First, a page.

• 1M since the gain of the transistor is more than 100, it can energize your 10K load with very little current. The load on the optoisolator in my circuit is the 680 ohm resistor in series with a diode drop with 470 ohms across it. So in the 1K range, more or less. Sep 7 '20 at 8:10
• i tried as you mentioned. it improved my Q1 base to emiter waveform. but when i probe at the output which is collector of Q1, it still the same.
– TMR
Sep 7 '20 at 9:42
• What all is connected to the collector of Q1? Are you adding an RC filter, perchance? Sep 7 '20 at 9:51
• Q1 collector is connected to R4(as shown in circuit) and the R4 other end connected to micro controller.
– TMR
Sep 7 '20 at 10:21

First, try a simple push pull stage instead of one single pnp transistor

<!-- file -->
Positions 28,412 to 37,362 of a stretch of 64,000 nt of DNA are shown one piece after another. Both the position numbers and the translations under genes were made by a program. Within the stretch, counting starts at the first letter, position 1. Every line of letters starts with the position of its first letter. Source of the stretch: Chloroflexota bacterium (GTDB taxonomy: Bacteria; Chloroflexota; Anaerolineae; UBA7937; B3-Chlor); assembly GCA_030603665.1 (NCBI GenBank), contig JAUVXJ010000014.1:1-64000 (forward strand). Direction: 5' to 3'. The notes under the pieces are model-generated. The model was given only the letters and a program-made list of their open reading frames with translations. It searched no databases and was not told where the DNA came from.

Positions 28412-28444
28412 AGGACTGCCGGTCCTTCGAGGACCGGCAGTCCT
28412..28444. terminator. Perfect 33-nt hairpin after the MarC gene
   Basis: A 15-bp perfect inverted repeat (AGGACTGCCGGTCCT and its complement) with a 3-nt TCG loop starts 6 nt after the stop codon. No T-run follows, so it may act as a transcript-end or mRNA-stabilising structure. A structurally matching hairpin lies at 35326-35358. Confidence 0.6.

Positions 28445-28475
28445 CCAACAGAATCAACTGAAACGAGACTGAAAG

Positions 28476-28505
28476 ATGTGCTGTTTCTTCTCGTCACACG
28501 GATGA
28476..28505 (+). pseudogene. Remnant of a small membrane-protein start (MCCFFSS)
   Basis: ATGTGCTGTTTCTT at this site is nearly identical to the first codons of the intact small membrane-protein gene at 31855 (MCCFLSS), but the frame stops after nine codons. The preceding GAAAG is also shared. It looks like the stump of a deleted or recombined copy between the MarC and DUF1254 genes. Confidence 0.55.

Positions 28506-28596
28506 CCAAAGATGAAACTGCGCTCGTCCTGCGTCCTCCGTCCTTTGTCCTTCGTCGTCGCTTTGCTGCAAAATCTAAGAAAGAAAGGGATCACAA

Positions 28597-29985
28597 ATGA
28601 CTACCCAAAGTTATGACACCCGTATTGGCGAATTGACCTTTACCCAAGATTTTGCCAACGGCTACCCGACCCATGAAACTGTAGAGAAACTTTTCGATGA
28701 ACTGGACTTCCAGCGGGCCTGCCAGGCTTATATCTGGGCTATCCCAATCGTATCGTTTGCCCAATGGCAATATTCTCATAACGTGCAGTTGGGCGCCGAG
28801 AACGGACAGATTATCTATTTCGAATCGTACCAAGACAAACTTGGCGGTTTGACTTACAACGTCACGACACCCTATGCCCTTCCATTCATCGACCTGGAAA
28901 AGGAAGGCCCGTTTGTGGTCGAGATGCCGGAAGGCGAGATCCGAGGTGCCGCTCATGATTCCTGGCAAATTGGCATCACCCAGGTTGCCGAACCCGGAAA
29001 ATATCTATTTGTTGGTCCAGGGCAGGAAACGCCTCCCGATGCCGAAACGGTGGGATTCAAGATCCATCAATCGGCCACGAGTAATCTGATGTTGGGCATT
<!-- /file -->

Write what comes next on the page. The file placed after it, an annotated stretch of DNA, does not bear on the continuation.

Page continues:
Without the simulation shows a problem similar to your findings, but with the pushpull, it looks much better

There are further tricks for fast turn of, but I daubt you will need that...

• thanks the circuit looks great. but i want to know the reason behind that large turn off time in my circuit. did you simulate my circuit ?
– TMR
Sep 7 '20 at 7:10
• I support the comment above. The OP could easily google for "optocoupler circuit" and get dozens of examples that work. That doesn't help them understand why their circuit won't. Sep 7 '20 at 8:26
• the answer is simple parasteric capacitance... you need to annihilate the energy stored in the Opto and your transistor. the push pull configuration does both - the energy stored in the transistor doesn't realy matter, because in the turn off is dominated by the other transistor, and the diode is short circuit which effectively turns it off Sep 7 '20 at 8:29